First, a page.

Reflections from New Zealand’s outgoing Climate Change Ambassador, Jo Tyndall

I’ve had the privilege of working on climate change over a critical period for the multilateral system of international rules. The WTO Doha negotiating round hit stormy waters, from which it has not yet recovered.

For its part, the United Nation’s overarching climate treaty (United Nations Framework Convention on Climate Change, or UNFCCC) was dealt a near-mortal blow in Copenhagen (2009) when world leaders failed to get a new global climate change treaty across the line. The international rules-based system was therefore looking a little shaky when I was appointed New Zealand’s Climate Change Ambassador six months later. 


Jo Tyndall

Jo Tyndall

 

For those who (not unreasonably) think multilateral negotiations move at a glacial pace and achieve little, it’s salutary to think back to the lead-up  to the Cancun climate meeting in 2010. At that time, the UNFCCC process was characterised by:

  • A stark North-South divide, with the pressure to take action on climate change exerted solely on developed countries
  • This was encapsulated in a near-exclusive developing country focus on securing commitments from the developed world via a second Kyoto Protocol commitment period, CP2 (which was ultimately achieved, but with Japan, Russia and New Zealand deciding not to join CP2 and Canada withdrawing entirely from the KP)
  • A near total breakdown in trust within the UNFCCC process
  • A severely weakened secretariat with little room for manoeuvre
  • Minimal political will to advance a new agreement, with world leaders still smarting from their Copenhagen experience.

By the time my tour of duty ended after the Ministerial conference (the 24th conference of the parties, or COP 24) in Katowice, the UNFCCC had secured the Paris Agreement, and landed the essential “rulebook” (transparency and accountability) to enable the Agreement to function. This sets a clear but flexible basis for all member countries to take climate action and gives the globe a fighting chance of avoiding dangerous temperature rise (albeit with a narrow window within which to do so).

How did all that happen?

It’s self-evident that, if the US is not engaged, then securing a global agreement is pushing the proverbial uphill. Conversely, it’s absolutely the case that the biggest single reason we have the Paris Agreement is because post-Copenhagen the US made a sustained, determined effort to work with China as the first critical step. The companion announcements by Presidents Xi and Obama after the 2014 G20 meeting set the scene for success in Paris and were a powerful invitation for the rest of the world to follow.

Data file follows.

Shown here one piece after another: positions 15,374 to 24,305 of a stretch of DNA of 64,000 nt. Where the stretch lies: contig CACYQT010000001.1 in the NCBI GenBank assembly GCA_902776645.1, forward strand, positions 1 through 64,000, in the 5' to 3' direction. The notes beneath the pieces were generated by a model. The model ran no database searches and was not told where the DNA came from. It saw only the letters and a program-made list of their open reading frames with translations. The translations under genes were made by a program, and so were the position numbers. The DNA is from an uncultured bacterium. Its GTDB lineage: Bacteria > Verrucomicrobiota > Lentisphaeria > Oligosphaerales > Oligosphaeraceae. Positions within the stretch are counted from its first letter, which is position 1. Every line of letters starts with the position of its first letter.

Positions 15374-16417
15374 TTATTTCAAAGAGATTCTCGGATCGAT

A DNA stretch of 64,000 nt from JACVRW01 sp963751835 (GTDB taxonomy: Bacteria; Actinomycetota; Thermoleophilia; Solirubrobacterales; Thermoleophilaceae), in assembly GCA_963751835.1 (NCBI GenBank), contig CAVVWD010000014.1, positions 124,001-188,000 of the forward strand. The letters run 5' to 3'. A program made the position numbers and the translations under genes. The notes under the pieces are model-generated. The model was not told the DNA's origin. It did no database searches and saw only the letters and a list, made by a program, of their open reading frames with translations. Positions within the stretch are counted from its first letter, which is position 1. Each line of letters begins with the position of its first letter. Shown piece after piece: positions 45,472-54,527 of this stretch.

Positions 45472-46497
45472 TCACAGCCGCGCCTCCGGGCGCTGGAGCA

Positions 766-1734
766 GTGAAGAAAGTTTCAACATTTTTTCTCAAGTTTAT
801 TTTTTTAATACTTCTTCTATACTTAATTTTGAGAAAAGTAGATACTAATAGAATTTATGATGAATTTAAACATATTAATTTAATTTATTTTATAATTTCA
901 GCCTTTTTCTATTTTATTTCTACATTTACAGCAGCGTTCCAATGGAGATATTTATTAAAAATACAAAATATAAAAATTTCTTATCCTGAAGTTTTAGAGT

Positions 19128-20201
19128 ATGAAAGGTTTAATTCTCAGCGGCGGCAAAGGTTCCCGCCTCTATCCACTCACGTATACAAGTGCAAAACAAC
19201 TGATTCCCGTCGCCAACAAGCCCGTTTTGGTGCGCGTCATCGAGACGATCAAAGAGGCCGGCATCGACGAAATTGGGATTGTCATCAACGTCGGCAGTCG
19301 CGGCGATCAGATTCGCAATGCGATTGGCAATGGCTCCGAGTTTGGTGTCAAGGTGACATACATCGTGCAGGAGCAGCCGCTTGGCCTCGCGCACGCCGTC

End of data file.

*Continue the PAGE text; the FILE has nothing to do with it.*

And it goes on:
When the US did a 180 degree shift 18 months after COP 21, announcing its intention to withdraw from Paris, there was thus a palpable risk the Agreement could collapse like a fallen soufflé.

So far, this hasn’t happened. The Paris Agreement broke records for the speed with which it entered into force (just shy of a year after its adoption), and to date, more than 180 of the 196 UNFCCC member countries have ratified. Global political will remains firm – and in many ways is most strongly evident within the developing world – ensuring it was possible to land the rulebook in Katowice last December.

New Zealand is a bit-player on the global stage – a member of the chorus in terms of economic power. But, in the world of climate change we’ve had a significant voice, playing a strong and effective supporting actor role. We’re perceived as an “ideas engine”, and have taken on chairing roles and hosted informal meetings as keen upholders of the multilateral world order.

The task of developing a new global agreement gave negotiators a blank canvas on which to work. It was a chance to do some blue skies thinking, to “dare to dream” – at least for a bit, before political realities intruded.

But, the dreaming was well worth it. New Zealand’s philosophy was to design an agreement that would – first and foremost – get everyone on board, but would nevertheless be robust. A global problem like climate change needed universal participation. Once a rules framework buttressed by the development of domestic policies is in place then the pace of action can be picked up. And, by contrast, writing the perfect agreement counts for nothing if only a handful of Parties sign onto it. Stringent penalties are pointless if governments choose to leave rather than face their imposition.